Opinion: Slithering Snakes
Ahead of Kenya's December elections, commentator and analyst, Salim Lone argues that the country's image of prosperity and stability is masking simmering disaffection and poverty.
Earlier this year, thousands of people on the shores of Lake Victoria were glued to the unfolding drama of rescuers being stymied by the same treacherous hyacinth plant that had marooned a boat carrying 13 people a mile offshore.
The group seemed headed for disaster from the murderous equatorial sun and lurking danger from slithering water snakes.
Then one of the boat women got clever and told the police over her mobile phone a lie: that a child had just been born, while another was dying of hunger.
The authorities sprang into action and sent a helicopter which lifted the occupants to safety.
Like the boat, Kenya is adrift, and continuing to avoid disaster only by the skin of its teeth.
The most immediate challenges include searing poverty and growing landlessness that co-exist with fabulous wealth, as well as explosive ethnic divisions still lurking under the surface from the constitutional referendum two years ago.
These simmering crises, whose most visible consequence is an epidemic of criminal mayhem in towns and villages as well ethnic-cleansing attempts by land-starved communities seeking to drive "outsiders" out, could combine to unravel the thin veneer of stability on this "island" in Africa's most tumultuous region, where every one of our nearest nine neighbours – with the exception of Tanzania – has experienced brutal civil wars.
But little is being done to address the tensions because the rough and tumble of what is arguably Africa's freest democracy – its six per cent gross economic growth last year, much higher agricultural prices for farmers and the government's strong pro-Western stance – have boosted confidence among society's well-to-do and donors in President Mwai Kibaki's leadership.
This camouflages the country's multiple problems.
The promise to end corrupt and dictatorial rule, which propelled Kibaki to power, is now forgotten.
Indeed, after his devastating 2005 constitutional referendum defeat, the president formed an alliance with the wily architect of that ruinous rule, his predecessor Daniel arap Moi who is now the president's most powerful political ally and campaigner, essential to his victory in December.
So chaotic and politically anarchic has this otherwise rule-bound, Westminster-type parliamentary democracy become that the president no longer even belongs to the party which brought him to power.
Numerous other members of parliament have also abandoned their respective parties which under our constitution should trigger their immediate resignation from parliament.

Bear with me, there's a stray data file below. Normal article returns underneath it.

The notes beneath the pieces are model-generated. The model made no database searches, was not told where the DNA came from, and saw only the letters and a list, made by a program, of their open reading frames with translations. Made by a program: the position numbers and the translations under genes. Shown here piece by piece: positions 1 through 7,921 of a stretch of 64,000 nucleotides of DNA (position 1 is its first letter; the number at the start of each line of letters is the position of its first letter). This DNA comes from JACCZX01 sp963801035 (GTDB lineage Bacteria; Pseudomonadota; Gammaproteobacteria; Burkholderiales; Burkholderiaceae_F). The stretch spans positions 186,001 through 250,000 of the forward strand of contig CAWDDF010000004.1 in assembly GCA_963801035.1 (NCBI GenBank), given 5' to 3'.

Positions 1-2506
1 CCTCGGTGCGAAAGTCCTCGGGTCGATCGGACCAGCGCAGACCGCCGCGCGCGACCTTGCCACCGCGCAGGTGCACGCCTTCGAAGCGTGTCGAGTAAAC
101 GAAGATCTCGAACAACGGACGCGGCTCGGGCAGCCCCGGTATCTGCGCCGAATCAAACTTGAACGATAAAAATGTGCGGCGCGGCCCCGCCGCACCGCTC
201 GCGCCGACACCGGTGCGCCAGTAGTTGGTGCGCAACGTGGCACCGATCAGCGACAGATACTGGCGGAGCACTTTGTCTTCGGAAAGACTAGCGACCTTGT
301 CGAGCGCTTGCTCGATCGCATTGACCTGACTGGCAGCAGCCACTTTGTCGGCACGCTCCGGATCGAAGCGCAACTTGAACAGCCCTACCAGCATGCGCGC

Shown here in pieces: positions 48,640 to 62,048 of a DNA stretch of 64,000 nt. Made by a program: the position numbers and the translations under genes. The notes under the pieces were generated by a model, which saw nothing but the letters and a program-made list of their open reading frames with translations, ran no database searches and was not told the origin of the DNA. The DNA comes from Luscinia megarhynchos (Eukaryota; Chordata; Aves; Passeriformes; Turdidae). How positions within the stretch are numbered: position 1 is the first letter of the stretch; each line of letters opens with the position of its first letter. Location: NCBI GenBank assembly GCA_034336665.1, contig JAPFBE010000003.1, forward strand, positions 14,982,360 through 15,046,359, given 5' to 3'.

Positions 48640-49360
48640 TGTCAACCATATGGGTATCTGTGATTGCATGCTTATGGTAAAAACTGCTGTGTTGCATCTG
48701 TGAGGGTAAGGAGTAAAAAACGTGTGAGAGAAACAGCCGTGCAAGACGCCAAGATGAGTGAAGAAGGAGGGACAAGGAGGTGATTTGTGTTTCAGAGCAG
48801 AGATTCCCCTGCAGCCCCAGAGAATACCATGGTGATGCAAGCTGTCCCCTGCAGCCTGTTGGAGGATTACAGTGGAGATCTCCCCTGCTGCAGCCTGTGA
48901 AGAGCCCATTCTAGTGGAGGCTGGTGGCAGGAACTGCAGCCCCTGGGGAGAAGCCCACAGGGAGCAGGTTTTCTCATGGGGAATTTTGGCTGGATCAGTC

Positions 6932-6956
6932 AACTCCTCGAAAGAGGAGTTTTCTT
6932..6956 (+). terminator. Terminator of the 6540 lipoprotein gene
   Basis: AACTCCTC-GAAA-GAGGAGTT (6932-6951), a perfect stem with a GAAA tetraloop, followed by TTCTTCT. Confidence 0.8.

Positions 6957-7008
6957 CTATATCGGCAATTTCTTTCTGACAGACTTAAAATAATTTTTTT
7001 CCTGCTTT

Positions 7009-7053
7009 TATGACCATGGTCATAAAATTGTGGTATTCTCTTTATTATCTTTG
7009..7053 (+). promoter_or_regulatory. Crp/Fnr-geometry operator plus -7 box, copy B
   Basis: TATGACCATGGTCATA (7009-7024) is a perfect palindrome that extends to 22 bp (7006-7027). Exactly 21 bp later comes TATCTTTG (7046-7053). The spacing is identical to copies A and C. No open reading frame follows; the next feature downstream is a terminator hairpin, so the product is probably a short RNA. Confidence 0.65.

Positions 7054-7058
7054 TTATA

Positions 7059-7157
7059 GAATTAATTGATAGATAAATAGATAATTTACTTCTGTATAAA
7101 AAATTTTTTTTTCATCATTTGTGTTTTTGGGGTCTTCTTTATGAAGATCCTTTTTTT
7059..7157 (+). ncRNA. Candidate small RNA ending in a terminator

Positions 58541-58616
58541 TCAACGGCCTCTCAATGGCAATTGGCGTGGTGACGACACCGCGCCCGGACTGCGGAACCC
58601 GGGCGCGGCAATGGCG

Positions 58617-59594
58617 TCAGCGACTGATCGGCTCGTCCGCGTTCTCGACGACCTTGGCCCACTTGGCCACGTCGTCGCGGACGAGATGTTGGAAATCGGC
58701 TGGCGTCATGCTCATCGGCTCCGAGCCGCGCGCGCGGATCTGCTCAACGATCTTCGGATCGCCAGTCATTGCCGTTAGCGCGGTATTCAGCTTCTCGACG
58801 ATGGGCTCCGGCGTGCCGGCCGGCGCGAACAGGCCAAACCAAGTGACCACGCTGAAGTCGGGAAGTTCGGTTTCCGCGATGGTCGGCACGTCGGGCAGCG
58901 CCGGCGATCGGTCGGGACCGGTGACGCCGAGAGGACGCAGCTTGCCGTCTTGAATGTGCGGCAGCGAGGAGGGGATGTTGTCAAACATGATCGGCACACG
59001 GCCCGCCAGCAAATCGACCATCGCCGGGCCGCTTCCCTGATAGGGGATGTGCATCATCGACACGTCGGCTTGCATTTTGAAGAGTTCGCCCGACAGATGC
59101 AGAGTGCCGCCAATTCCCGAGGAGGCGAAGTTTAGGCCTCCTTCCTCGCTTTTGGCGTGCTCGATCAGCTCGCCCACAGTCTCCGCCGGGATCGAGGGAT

No less extraordinary is the official opposition leader Uhuru Kenyatta's indication that he would support President Kibaki's re-election, and has, like a number of other opposition parliamentarians, declared that he is determined to be part of the next government – whichever party it is that wins.
Members of parliament, who effectively should be the ones to check this illegality, have been pre-occupied with feathering their own nests in seeking excessive salary raises.
With most government ministers and officials as well as the financial elite also amassing political and financial power, credible voices – the political opposition aside – which could raise the alarm over the festering crises have been stilled.
Kenya's vibrant civil society also has seen much of its leadership co-opted with plum appointments, although some leading figures such as the anti-corruption czar John Githong'o, now in exile in the UK, and Maina Kiai, the government-appointed human rights defender, have continued to raise the alarm.
But one of Kenyans' last refuges in seeking saviours from implosion has always been powerful donors.
However, despite the administration's unalloyed free-market policies, Kibaki faced US and UK pressure for clean governance during his early, scandal-filled years.
But pressure turned to strong support in 2006 once the government became an active participant in plans for the US-supported invasion of neighbouring Somalia by Ethiopia.
In the meantime, with the cost of basic staples having risen exponentially, the extent and intensity of poverty continues to rise to sickening levels.
A story from the UN Population Fund's annual report in July showcased Sabina who sells water to those who can afford it in Africa's largest slum Kibera.
The water comes from pipes which frequently suck in excrement as they run through open sewage ditches. This water is used for cooking.
So dissatisfaction and disaffection mount. But little attention is paid to this as there is a conviction among our rulers that a booming economy will fix everything, and that the poor in any event have an unlimited capacity for accepting impoverishment.
But signs that the limits are being breached are not hard to find.
The rage and violence bedevilling our society, for example, screamed from international headlines earlier this year when Mungiki began its campaign of lawlessness.
Despite his inaction on these troubling fronts and reformer Raila Odinga's strong challenge, Kibaki could well be re-elected.
He enjoys enormous powers of incumbency, is personally likeable, and has wide support from the influential business community as well as the intense following of his own Kikuyu ethnic group, the country's largest and richest.
But this support, which has allegedly provided him with tens of millions of dollars in campaign funds, is a two-edged sword which could prove his Achilles heel.
Salim Lone previously worked for the United Nations and is now an analyst and columnist for Kenya's Daily Nation newspaper
This is a free online version of the article that appears in the October - December 2007 edition of BBC Focus on Africa magazine.
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